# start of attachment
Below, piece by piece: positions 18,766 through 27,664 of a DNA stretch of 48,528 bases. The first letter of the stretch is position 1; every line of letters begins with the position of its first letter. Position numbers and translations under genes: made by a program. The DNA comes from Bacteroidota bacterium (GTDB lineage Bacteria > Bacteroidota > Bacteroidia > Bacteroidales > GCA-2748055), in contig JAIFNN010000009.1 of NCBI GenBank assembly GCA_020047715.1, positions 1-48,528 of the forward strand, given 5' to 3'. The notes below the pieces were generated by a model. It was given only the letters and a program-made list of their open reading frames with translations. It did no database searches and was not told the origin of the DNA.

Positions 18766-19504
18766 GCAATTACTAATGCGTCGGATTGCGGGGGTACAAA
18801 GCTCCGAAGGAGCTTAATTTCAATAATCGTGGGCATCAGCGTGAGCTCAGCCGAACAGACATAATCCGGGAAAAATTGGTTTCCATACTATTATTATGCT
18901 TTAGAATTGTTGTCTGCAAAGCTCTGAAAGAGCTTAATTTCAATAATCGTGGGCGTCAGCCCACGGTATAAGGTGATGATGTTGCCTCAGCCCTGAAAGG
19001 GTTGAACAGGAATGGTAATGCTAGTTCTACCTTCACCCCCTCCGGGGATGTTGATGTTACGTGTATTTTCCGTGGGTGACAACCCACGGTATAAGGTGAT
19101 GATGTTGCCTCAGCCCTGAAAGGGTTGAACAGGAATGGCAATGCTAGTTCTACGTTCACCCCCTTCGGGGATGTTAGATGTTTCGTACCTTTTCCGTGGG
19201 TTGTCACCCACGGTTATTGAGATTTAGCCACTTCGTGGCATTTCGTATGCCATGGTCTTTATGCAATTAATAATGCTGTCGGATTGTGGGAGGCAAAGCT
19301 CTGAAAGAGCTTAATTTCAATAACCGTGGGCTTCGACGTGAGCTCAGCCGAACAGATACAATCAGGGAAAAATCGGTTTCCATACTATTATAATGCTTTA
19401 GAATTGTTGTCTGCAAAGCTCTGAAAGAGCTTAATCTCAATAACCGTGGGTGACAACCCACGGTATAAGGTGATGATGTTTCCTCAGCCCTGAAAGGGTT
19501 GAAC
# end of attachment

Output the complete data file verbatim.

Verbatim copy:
Below, piece by piece: positions 18,766 through 27,664 of a DNA stretch of 48,528 bases. The first letter of the stretch is position 1; every line of letters begins with the position of its first letter. Position numbers and translations under genes: made by a program. The DNA comes from Bacteroidota bacterium (GTDB lineage Bacteria > Bacteroidota > Bacteroidia > Bacteroidales > GCA-2748055), in contig JAIFNN010000009.1 of NCBI GenBank assembly GCA_020047715.1, positions 1-48,528 of the forward strand, given 5' to 3'. The notes below the pieces were generated by a model. It was given only the letters and a program-made list of their open reading frames with translations. It did no database searches and was not told the origin of the DNA.

Positions 18766-19504
18766 GCAATTACTAATGCGTCGGATTGCGGGGGTACAAA
18801 GCTCCGAAGGAGCTTAATTTCAATAATCGTGGGCATCAGCGTGAGCTCAGCCGAACAGACATAATCCGGGAAAAATTGGTTTCCATACTATTATTATGCT
18901 TTAGAATTGTTGTCTGCAAAGCTCTGAAAGAGCTTAATTTCAATAATCGTGGGCGTCAGCCCACGGTATAAGGTGATGATGTTGCCTCAGCCCTGAAAGG
19001 GTTGAACAGGAATGGTAATGCTAGTTCTACCTTCACCCCCTCCGGGGATGTTGATGTTACGTGTATTTTCCGTGGGTGACAACCCACGGTATAAGGTGAT
19101 GATGTTGCCTCAGCCCTGAAAGGGTTGAACAGGAATGGCAATGCTAGTTCTACGTTCACCCCCTTCGGGGATGTTAGATGTTTCGTACCTTTTCCGTGGG
19201 TTGTCACCCACGGTTATTGAGATTTAGCCACTTCGTGGCATTTCGTATGCCATGGTCTTTATGCAATTAATAATGCTGTCGGATTGTGGGAGGCAAAGCT
19301 CTGAAAGAGCTTAATTTCAATAACCGTGGGCTTCGACGTGAGCTCAGCCGAACAGATACAATCAGGGAAAAATCGGTTTCCATACTATTATAATGCTTTA
19401 GAATTGTTGTCTGCAAAGCTCTGAAAGAGCTTAATCTCAATAACCGTGGGTGACAACCCACGGTATAAGGTGATGATGTTTCCTCAGCCCTGAAAGGGTT
19501 GAAC